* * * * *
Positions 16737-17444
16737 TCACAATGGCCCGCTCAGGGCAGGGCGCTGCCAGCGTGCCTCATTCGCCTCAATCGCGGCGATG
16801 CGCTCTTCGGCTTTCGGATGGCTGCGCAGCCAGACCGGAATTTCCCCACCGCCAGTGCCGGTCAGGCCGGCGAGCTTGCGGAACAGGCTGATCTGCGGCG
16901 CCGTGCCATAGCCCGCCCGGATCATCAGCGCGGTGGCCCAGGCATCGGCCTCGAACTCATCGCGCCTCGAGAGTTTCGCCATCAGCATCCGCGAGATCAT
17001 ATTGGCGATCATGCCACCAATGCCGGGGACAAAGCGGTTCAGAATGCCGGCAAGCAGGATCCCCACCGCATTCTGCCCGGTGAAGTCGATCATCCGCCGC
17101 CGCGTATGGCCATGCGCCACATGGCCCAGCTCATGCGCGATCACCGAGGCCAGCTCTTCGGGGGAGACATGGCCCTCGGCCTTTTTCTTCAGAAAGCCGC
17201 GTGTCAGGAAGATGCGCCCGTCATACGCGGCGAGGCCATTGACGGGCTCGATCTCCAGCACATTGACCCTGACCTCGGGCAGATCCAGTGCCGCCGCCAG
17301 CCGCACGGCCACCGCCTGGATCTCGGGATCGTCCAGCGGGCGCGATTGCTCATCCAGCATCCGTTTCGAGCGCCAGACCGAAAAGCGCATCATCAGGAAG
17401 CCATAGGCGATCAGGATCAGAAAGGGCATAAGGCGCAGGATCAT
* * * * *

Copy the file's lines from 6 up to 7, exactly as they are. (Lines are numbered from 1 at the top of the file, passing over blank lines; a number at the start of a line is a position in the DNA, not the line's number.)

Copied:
17101 CGCGTATGGCCATGCGCCACATGGCCCAGCTCATGCGCGATCACCGAGGCCAGCTCTTCGGGGGAGACATGGCCCTCGGCCTTTTTCTTCAGAAAGCCGC
17201 GTGTCAGGAAGATGCGCCCGTCATACGCGGCGAGGCCATTGACGGGCTCGATCTCCAGCACATTGACCCTGACCTCGGGCAGATCCAGTGCCGCCGCCAG